When The Specials returned with their 2019 album topped the charts BisIt was a wonderful surprise. As well as being their first in nearly four decades (excluding material of alternately named intermediate incarnations), it proved that they were more than an endless touring legacy night for the rude boys. aging.
Critics of their reappearance on the touring circuit have claimed they were stranded without the band’s original driving force, Jerry Dammers. Bis, full of musical dynamism and socially conscious vim, proved that this was not the case. Protest songs 1924 – 2012 is an appropriate sequel.
With the group now containing three of the original Specials, Terry Hall, Lynval Golding and Horace Panter, it’s a collection of covers of songs raging against racism and inequality. The vibe sits somewhere between civil rights protest pop-folk led by Pete Seeger of the pre-Beatles’ 60s, and Johnny Cash’s philosophy of returning to raw production values. American series, a pinch of rockabilly and, in the spirit, that of Chumbawumba English Rebel Songs 1381 – 1984. It’s not a ska record.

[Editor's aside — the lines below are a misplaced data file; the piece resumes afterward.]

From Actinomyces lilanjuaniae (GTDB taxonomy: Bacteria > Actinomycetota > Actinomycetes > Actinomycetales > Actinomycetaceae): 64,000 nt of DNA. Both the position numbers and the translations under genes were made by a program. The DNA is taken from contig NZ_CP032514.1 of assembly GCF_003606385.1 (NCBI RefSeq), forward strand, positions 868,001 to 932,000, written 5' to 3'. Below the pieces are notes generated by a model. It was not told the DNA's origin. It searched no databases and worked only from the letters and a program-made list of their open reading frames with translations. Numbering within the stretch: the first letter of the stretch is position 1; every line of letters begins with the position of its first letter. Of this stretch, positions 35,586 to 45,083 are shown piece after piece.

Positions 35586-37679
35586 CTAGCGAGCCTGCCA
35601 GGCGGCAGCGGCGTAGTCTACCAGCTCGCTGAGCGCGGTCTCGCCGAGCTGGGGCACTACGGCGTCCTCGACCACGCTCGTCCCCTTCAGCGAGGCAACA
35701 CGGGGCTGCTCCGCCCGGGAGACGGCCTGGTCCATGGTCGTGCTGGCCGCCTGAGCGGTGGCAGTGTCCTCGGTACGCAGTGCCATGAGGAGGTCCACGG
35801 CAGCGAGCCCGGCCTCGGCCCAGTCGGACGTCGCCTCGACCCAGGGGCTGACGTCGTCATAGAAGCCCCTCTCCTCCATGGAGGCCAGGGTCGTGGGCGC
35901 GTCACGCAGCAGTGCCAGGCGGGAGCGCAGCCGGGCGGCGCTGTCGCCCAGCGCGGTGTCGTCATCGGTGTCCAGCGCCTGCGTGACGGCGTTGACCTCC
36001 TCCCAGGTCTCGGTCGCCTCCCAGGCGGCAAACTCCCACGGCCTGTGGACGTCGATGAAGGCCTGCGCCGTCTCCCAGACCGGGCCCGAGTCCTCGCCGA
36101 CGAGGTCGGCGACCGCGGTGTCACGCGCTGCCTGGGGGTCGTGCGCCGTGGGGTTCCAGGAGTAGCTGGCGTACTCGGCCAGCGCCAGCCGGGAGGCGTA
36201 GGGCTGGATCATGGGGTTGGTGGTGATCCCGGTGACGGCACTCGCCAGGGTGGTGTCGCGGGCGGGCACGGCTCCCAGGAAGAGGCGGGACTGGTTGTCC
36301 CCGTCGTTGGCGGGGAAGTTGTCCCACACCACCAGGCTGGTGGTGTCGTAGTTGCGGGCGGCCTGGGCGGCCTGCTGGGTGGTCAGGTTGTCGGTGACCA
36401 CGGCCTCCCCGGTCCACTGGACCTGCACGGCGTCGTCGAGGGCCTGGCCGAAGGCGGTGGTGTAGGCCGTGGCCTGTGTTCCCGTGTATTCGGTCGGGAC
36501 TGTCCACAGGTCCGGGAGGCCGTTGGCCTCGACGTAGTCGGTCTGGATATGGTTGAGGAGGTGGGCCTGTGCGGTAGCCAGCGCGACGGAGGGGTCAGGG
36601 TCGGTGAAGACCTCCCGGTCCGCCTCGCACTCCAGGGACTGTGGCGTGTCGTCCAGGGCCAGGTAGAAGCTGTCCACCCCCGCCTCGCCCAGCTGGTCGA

Lyrically, the songs chosen are impeccable; the well known, including a touch of French coffee on Leonard Cohen’s “Everybody Knows”, but more particularly the unknown, like the viciously strum over the campfire “I Don’t Mind Failing in This World”, at the Originally by Seeger pal Malvina Reynolds (“You don’t mind wearing ragged panties / Because successful people are motherfuckers”). The intimate and uncluttered production works well. Golding’s rough and rough acoustic rendition of Bob Marley’s “Get Up Stand Up” is one example, a song heard given the authenticity of an unprocessed folk club.
There are missteps – the merry, comical rock’n’roller “My Next Door Neighbor” is forgettable – but, for the most part, Protest songsVariety, willfully naked production, and unadulterated rebellious demeanor are an unexpected tonic, from the call-and-response hymn “Aint ‘Gonna Let Nobody Turn Us Around” to a hoedown music hall take the anti-stopper. Vietnam by Rod McKuen “Soldiers who want to be heroes” (“Soldiers who want to be heroes are practically zero / But there are millions who want to be civilians”). the time we live in.
Below: Watch the video for The Specials by The Staples Sings “Freedom Highway”